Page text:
and he was also busy removing the original causes of that alienation. or the release of a bona fide prisoner. far-ranging and independently operating. Much less provocative is the offer of cash payment. “The main and principal point in war is to secure plenty of provisions and to weaken or destroy the enemy by hunger. thanks in part to the U. and tempts them into unwise courses of action. and the bravest and most disciplined soldiers are reduced to helplessness after only three days without water. Thus the capture or redemption of rifles became a powerful instrument for reducing the insurgency to helplessness. the Huks. in return for a gun—no questions asked. Operations of this sort worked very well against Aguinaldo. the authorities confined peasants to walled villages and removed all outside food supplies. can aggressively seek out guerrilla food-growing areas. because in battle fortuna plays a greater role than virtu. A favorite tactic of guerrillas is to harass the enemy’s lines of supply. Small.S. but one needs to recall that Hoche was dealing with a profoundly alienated civilian population.”26 During the Nien rebellion in China. It is easy to imagine a whole plethora of ways in which hostage-taking could backfire destructively.24 This practice produced the desired results. “It is better to subdue the enemy by famine than by the sword. adds to their general feeling of insecurity. This kind of harassment causes guerrillas to break up their bases. Disrupt Insurgent Food Supplies To concentrate on interfering with the enemy’s food and water supplies may seem unromantic and unheroic.242 RESISTING REBELLION males. some food did escape British control. Discipline and morale begin to deteriorate after several days without adequate food. but it is a powerful weapon in any conflict. specially-trained hunter groups. Navy. Long ago the Roman commentator Vegetius wrote. amnestied or surrendered guerrillas often know the location of arms caches.”25 In Machiavelli’s view. and in none more so than counterinsurgency. After 1898 the Philippine insurgents were woefully short of modern weapons. detaining hostages until his demand was met. To reduce the amount of food going to guerrillas requires security for the civilian population. and the Malayan Communists. including protection of the crops and animals of friendly or neutral peasants. coming to the guerrillas from over the Thai . to reduce the guerrillas’ access to food and water is to turn one of their main weapons against them. In addition. supplied with timely intelligence and aided by observation aircraft. thus. In the latter case.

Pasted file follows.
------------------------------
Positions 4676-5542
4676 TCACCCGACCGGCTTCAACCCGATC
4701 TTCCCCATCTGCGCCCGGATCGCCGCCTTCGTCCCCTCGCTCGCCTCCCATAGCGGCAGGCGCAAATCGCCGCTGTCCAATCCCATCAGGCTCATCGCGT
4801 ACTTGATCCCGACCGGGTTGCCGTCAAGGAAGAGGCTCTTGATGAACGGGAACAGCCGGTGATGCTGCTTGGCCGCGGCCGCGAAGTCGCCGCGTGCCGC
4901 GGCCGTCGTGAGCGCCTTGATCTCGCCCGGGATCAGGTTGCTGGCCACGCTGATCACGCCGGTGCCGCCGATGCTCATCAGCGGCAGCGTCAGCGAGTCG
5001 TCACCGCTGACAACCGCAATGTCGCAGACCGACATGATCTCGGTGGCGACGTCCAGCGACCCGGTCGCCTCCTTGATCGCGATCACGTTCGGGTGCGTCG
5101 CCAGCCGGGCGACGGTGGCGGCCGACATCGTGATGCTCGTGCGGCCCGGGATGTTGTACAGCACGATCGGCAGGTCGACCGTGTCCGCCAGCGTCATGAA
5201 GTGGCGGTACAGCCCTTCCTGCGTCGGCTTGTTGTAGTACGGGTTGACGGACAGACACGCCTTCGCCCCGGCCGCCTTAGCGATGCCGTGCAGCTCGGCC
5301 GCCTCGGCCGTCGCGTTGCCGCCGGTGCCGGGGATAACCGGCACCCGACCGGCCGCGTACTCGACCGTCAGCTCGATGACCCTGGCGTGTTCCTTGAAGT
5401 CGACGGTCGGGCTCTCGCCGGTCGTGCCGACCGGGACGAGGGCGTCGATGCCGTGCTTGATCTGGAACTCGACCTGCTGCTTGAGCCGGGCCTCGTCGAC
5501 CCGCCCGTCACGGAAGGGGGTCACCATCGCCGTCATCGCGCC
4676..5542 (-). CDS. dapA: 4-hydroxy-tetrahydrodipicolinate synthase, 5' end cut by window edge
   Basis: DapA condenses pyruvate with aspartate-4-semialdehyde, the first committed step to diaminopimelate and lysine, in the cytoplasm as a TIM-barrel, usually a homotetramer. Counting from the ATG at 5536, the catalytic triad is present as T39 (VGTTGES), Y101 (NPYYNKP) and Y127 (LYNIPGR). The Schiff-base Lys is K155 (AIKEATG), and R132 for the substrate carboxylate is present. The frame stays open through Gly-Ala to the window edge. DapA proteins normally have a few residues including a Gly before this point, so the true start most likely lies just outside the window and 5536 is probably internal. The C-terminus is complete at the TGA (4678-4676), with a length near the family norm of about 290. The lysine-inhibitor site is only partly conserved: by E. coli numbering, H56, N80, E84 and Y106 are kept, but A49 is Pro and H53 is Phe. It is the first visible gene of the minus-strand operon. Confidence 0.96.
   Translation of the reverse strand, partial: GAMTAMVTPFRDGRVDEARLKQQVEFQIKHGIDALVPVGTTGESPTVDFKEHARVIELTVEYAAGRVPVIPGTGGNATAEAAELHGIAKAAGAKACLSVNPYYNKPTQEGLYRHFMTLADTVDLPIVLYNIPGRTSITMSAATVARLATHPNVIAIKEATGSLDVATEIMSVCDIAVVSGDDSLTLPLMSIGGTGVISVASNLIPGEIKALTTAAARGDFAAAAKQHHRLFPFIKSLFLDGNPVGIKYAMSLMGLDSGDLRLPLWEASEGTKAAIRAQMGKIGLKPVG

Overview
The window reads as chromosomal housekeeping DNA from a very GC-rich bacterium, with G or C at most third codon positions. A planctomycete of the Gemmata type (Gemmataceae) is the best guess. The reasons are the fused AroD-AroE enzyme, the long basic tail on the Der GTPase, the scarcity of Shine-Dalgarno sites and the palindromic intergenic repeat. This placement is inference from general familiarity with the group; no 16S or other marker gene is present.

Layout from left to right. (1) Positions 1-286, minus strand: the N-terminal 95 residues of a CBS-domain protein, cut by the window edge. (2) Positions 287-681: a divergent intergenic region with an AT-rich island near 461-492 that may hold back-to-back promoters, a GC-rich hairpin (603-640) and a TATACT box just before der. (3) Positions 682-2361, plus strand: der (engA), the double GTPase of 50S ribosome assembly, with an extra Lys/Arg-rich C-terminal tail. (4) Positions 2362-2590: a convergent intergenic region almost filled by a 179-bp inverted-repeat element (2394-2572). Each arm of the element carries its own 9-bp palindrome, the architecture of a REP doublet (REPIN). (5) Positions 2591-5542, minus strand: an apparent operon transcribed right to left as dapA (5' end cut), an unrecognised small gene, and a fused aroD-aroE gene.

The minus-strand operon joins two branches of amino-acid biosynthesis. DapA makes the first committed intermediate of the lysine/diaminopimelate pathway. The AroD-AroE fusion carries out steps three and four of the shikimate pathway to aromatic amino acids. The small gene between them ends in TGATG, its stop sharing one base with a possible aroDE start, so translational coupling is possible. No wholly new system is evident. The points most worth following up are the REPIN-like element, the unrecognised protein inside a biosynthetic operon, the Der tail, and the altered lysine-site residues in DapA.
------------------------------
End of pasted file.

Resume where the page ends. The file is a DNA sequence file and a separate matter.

“In the later stages of the conflict. no medical facilities and decreasing food supplies meant increasing illness. first and foremost. sweep and encirclement operations. for example. in any country and any conflict. Therefore they ought to avoid. and setting up outposts that are hard to defend or supply. They must also guard against providing guerrillas the opportunity to score victories. from Napoleon’s Spain to Hitler’s Yugoslavia. Soldiers living under stress need proper food. is often filled with hardships. Hence. The Americans devoted increasingly successful efforts to cutting off food supplies to the guerrillas. Thus they provide any guerrillas with ample time to flee (assuming insurgent spies have not already betrayed the sweep plans). Nevertheless.Elements of a Counterinsurgent Strategy 243 border or from discontented elements in some of the resettled villages.”28 The other side of this coin is taking care of one’s own troops. they should be avoided except for the most compelling reasons. counterinsurgents should make every effort to abstain from tactics that harm or antagonize civilians.S. Sweeps carried out by conventional forces can be heard coming from far away. tactics are politics. scouring a given territory for hidden fields and storehouses.”30 . Encirclements too have a notable record of failure. We were always encircled and always came through. Constant American patrolling kept the guerrillas on the move and uncovered many food caches. U. Sun Tzu’s advice on this point is excellent. forces in the Philippines used food interdiction very effectively. as usual: “Pay heed to nourishing the troops!”29 A WORD ABOUT TACTICS In guerrilla warfare. but must regard it as the normal situation in our kind of war. or at least they ought to be. The food-denial campaign seriously hurt both the guerrillas’ morale and their health. By concentrating our efforts against one point. In Tito’s words. “it was vital to impress upon our men that they must never allow the fact of being surrounded to demoralize them.27 After the Spanish-American War. even small ones. for the Philippine insurgents. food became as problematical for the insurgents as rifles. the food deprivation program received high praise from distinguished commentators. we could always break out of any encirclement. guerrilla life. Men had to switch their attention and activity from fighting the Americans to getting or growing or stealing food. Sweeps provide all the circumstances for frustrated soldiers to abuse civilians.